Last week A-list Hollywood actor Liam Neeson got himself into a fight he might not win. Talking to Dubai's Gulf News the actor famous for his roles in gun-heavy films like Taken and A Walk Among The Tombstones said: 'There's just too many... guns out there...Especially in America.'
His comments have unleashed a torrent of news reports and angry commentaries.
One major argument was from the not insubstantial horde of 2nd Amendment advocates who reacted strongly to anyone who comments on America's gun industry.
Leading the charge on this has been the firearms company that provided the guns for Neeson's latest movie Taken 3. Last Saturday they attacked the star for his comments about US gun laws. PARA USA said it 'regrets' having worked with Neeson after the Irish born actor was quoted as saying the numbers of guns in the US was a 'disgrace'.
The company has said it is going to cut its ties with the Taken franchise and has asked other gun-suppliers to do the same. They also said Neeson's comments reflected a 'factual ignorance'.
It is no surprise that a gun company would take a strong view on what Neeson said, but was what he said, indeed, factually ignorant?
The actor commented in the interview: 'There's over 300 million guns. Privately owned, in America...Every week now we're picking up a newspaper and seeing, "Yet another few kids have been killed in schools."'
Are these statements true?
The numbers of civilian guns owned in the United States has been estimated to be between 270,000,000 and 310,000,000, so perhaps Neeson was saying the higher figure for effect, but many people do quote over 300 million guns, so that was not factually ignorant, per se.
And in terms of school shootings, between January 2013 and June 2014 there were calculated to have been 74 school shootings in the United States. That's 74 attacks over 126 weeks. So Neeson should, really, have said: 'a few times a month kids have been killed in schools'.
Yet he is certainly not ignorant. He just focused, perhaps, too much on 'fatalities'.
Consider this: about 35,000 American children and teens are reported to have suffered non-fatal gun injuries in 2008 and 2009 - six times more than those shot and killed. This is the equivalent to 700 school classrooms of 25 students each; a number greater than the US military personnel wounded in action in Iraq and double the number wounded in Afghanistan.
Schools in the United States are by far the most dangerous centres of learning in terms of gun violence in the developed world.
The second argument against Neeson is that he was hypocritical. How could Neeson have the temerity to speak out, given that he has appeared in so many films as the gun-toting good guy?
In one such attack, Alan Gottlieb, founder of the Second Amendment Foundation, was quoted as saying: 'The rank hypocrisy of an actor who uses guns in his films and attacks gun ownership at the same time is way over the top. I guess you don't need brains to act.'
Yet there are plenty of actors who have spoken out about violence (and accordingly gun violence) and the accusation of being hypocrites is not levied at them. A number of UNICEF goodwill ambassadors - of which Liam Neeson is one - have touted guns on celluloid; Roger Moore, Danny Glover, Orlando Bloom, Amitabh Bachchan, Susan Sarandon and Jackie Chan included. Are they hypocrites working for both a children's charity and acting with guns in their hands, given the number of children who die annually at the end of a barrel?
The truth is that, to be a successful film lead in today's entertainment world you will be asked to pick up a gun at some point in your career. According to a study conducted by researchers at Ohio State University and Annenberg Public Policy Center on average violence with guns occurs more than twice an hour in both PG-13 and R-rated pics. Levels of gun violence in mainstream American films have more than doubled since 1950, and the levels of gun violence in PG-13 rated films now outpace those of R-rated films.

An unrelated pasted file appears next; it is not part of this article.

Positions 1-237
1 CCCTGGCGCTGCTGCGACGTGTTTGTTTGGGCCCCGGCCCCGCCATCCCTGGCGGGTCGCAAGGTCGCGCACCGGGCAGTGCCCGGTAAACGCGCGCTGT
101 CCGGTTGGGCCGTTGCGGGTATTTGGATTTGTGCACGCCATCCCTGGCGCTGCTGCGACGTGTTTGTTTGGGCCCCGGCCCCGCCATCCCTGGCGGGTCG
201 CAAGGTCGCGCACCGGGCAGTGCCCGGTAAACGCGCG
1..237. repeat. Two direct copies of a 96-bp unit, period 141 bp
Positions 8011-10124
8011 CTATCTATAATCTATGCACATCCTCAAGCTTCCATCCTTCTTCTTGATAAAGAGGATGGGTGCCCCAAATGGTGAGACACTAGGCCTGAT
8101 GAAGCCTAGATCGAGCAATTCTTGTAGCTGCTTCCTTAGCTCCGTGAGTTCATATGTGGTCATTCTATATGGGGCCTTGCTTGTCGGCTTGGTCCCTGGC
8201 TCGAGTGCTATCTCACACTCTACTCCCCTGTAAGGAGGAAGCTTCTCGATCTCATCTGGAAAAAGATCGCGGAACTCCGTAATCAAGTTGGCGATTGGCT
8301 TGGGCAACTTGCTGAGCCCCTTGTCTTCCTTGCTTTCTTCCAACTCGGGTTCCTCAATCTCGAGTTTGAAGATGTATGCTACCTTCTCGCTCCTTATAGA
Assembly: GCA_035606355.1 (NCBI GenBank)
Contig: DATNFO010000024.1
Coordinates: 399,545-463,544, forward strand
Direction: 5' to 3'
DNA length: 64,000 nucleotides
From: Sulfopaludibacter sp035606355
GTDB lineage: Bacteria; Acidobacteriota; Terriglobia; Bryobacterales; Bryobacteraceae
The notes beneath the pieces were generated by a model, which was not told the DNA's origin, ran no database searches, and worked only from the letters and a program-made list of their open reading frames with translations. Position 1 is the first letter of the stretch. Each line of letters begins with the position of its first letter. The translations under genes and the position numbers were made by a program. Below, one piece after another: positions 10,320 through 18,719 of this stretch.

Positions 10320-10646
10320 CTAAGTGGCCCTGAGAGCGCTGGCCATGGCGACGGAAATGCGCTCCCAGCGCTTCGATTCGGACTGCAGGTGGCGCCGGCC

It might be seen as hypocritical of Neeson to speak out against the American freedom to carry guns, but his comments would not be widely publicised if he was not a famous male actor. And you can't be a famous male actor without being willing to pick up a pistol on camera. Catch-22.
Ironically, the one thing that Neeson was possibly wrong about was not linking violence in the movies with enacted violence when guns are available.
The star, who took the role of ex-CIA operative Bryan Mills in all three of the Taken films, told his interviewer that the US' gun problem was not connected to Hollywood's action movies.
'I grew up watching cowboy movies, loved doing that [gun gesture] with my fingers, "Bang, bang, you're dead!" I didn't end up a killer,' he said. 'A character like Bryan Mills going out with guns and taking revenge: it's fantasy.'
Yet there is evidence that some people are unable to make such a separation of fact and fantasy. Researchers have repeatedly looked at what happens when children are exposed to violent media and concluded that it increases aggression and was a 'significant risk to health', something endorsed by six leading US health pediatric organisations. The saturation of guns in films normalises them, reinforcing to many the belief that you need one to survive. And that, as another study found, 'the presence of weapons in films might amplify the effects of violent films on aggression'.
Such research suggests that films do indeed have a part to play in America's gun problem.
The sad thing, though, is that the attacks Neeson has had for his justifiable comments may well deter future actors from doing the same.
Gun control may even become a taboo subject for A listers, born out of fear of alienating swathes of American movie goers. And so a valuable voice - that of the celebrity - in the battle against the impact of gun violence both in the US and worldwide is in danger of being silenced.